Epstein-Barr virus exploits the normal cell pathway to regulate Rb activity during the immortalisation of primary B-cells

Cannell, EJ, Farrell, PJ and Sinclair, AJ (1996) Epstein-Barr virus exploits the normal cell pathway to regulate Rb activity during the immortalisation of primary B-cells. Oncogene, 13 (7). pp. 1413-1421. ISSN 0950-9232

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Abstract

Infection of human primary B-lymphocytes with Epstein-Barr virus (EBV) drives quiescent cells into continual proliferation and results in the outgrowth of immortal cell lines. This requires re-programming of the mechanisms that, in the absence of appropriate antigenic stimulation, normally prevent the proliferation of B-lymphocyes. Since the Retinoblastoma protein (pRb) and its relatives, p107 and p130, play critical roles in controlling the mammalian cell division cycle, we have investigated the expression and phosphorylation status of these proteins following EBV immortalisation of primary B-lymphocytes. In this report, me show that EBV drives the hyperphosphorylation of pRb. This is achieved by a strategy involving the altered expression of several components of the signal transduction pathway that normally regulates the phosphorylation status of pRb, including the up regulation of a number of cyclins and cyclin-dependent kinases and the down regulation of a subset of cyclin-dependent kinase inhibitors. The net result is the formation of active cyclin-dependent kinase complexes that are capable of phosphorylating and inactivating pRb. The results presented here identify the activation of a normal signal transduction pathway as an important component of the strategy used by EBV to drive cell proliferation.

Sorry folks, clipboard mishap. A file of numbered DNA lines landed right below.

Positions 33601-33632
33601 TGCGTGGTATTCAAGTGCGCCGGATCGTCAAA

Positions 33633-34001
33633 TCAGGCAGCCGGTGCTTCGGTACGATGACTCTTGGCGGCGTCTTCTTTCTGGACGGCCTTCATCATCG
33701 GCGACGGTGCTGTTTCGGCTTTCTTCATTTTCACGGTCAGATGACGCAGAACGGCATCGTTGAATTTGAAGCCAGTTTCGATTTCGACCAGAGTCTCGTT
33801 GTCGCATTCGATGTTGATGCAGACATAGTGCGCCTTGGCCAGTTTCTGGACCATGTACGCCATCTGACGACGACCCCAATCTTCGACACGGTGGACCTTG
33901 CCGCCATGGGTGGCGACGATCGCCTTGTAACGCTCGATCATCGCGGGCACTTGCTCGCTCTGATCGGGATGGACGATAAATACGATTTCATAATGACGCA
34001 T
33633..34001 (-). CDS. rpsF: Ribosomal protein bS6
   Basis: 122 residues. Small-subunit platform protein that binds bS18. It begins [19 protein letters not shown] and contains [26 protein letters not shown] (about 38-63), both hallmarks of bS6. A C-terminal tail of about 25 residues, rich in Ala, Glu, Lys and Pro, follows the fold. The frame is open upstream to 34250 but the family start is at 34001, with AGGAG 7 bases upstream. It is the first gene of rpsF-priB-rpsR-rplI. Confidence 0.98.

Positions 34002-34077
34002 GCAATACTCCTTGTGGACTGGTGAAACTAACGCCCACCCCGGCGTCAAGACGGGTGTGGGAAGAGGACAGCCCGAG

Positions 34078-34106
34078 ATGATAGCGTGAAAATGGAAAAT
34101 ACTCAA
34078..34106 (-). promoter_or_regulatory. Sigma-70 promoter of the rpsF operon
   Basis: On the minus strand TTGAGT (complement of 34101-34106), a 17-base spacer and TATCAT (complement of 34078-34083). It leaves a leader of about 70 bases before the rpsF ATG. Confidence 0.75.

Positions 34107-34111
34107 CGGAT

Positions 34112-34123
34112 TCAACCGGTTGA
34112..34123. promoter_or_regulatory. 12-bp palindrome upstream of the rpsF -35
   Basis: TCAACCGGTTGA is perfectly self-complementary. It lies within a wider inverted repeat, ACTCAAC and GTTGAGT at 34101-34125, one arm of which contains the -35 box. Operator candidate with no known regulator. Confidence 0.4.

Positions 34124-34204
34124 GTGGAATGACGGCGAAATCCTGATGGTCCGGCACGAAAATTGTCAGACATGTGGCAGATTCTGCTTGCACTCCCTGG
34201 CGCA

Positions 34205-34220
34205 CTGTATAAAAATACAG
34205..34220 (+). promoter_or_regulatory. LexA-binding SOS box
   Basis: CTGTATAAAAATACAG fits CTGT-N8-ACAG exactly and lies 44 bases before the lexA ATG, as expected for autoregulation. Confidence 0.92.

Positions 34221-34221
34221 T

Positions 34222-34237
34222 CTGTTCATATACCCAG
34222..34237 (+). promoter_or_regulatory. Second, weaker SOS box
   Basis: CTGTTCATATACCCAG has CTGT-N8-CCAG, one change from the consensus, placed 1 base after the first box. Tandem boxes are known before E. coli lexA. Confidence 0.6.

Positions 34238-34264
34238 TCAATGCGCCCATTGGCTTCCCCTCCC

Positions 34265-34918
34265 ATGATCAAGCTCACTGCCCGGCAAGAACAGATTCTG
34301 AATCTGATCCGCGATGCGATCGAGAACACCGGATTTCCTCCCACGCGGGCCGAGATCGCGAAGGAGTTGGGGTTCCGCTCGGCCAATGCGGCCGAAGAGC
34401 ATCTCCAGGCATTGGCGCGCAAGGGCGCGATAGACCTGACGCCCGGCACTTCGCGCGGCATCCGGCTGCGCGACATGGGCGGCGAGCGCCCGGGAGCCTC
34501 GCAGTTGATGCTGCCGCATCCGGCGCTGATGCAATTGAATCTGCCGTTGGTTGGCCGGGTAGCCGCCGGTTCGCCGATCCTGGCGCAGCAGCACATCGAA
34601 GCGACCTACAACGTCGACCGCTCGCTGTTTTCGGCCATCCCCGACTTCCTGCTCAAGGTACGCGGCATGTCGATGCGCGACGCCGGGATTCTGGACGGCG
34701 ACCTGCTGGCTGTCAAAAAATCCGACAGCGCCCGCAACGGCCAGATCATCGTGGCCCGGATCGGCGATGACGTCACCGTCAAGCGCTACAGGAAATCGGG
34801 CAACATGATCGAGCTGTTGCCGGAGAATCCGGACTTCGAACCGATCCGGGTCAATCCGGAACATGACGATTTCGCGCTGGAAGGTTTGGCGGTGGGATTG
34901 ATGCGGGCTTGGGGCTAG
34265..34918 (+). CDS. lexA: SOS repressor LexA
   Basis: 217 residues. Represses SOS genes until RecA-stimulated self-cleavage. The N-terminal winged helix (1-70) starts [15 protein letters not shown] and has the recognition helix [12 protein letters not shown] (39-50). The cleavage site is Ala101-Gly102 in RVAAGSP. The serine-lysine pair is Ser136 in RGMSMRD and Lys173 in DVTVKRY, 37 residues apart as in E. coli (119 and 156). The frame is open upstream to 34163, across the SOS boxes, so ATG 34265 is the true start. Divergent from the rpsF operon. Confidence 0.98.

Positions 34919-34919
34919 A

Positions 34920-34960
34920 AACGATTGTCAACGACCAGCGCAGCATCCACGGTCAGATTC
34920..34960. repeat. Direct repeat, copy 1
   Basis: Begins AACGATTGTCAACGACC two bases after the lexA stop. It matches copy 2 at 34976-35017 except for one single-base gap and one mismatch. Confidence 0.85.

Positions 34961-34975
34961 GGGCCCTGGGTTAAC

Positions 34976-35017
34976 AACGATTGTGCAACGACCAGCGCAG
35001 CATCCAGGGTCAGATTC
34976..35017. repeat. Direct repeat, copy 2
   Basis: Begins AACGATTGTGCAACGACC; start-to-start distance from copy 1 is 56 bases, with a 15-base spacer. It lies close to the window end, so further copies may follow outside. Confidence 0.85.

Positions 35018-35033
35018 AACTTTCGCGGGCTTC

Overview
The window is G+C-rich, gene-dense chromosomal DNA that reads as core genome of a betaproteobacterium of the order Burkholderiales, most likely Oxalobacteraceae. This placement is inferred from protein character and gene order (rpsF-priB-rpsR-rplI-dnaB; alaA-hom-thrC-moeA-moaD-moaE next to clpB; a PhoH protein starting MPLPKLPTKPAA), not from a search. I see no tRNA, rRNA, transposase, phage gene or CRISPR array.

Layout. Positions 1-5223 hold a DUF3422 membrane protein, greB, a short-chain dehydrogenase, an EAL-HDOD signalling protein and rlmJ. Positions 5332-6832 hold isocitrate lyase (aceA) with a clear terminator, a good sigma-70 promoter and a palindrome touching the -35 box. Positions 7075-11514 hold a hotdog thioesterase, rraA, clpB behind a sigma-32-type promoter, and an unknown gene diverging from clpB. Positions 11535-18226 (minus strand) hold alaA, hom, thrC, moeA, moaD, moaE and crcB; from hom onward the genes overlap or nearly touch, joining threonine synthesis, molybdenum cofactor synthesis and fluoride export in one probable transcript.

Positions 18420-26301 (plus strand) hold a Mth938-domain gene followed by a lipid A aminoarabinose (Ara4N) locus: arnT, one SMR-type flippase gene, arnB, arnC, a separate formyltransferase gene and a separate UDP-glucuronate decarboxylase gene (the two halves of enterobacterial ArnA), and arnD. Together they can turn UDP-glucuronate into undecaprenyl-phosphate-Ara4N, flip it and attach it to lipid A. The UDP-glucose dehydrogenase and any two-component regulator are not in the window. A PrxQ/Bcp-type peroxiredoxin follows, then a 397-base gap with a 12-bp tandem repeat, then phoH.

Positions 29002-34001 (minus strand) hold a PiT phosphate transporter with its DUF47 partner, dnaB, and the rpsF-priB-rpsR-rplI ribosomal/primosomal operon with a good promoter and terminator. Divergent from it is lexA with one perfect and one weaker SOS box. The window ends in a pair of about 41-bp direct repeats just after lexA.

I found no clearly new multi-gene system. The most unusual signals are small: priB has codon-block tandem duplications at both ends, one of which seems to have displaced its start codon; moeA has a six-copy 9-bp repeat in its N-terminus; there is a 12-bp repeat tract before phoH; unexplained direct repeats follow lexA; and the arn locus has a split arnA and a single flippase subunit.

Item Type: Article
Schools and Departments: School of Life Sciences > Biochemistry
Depositing User: Alison Sinclair
Date Deposited: 06 Feb 2012 21:08
Last Modified: 14 May 2012 14:02
URI: http://sro.sussex.ac.uk/id/eprint/29754
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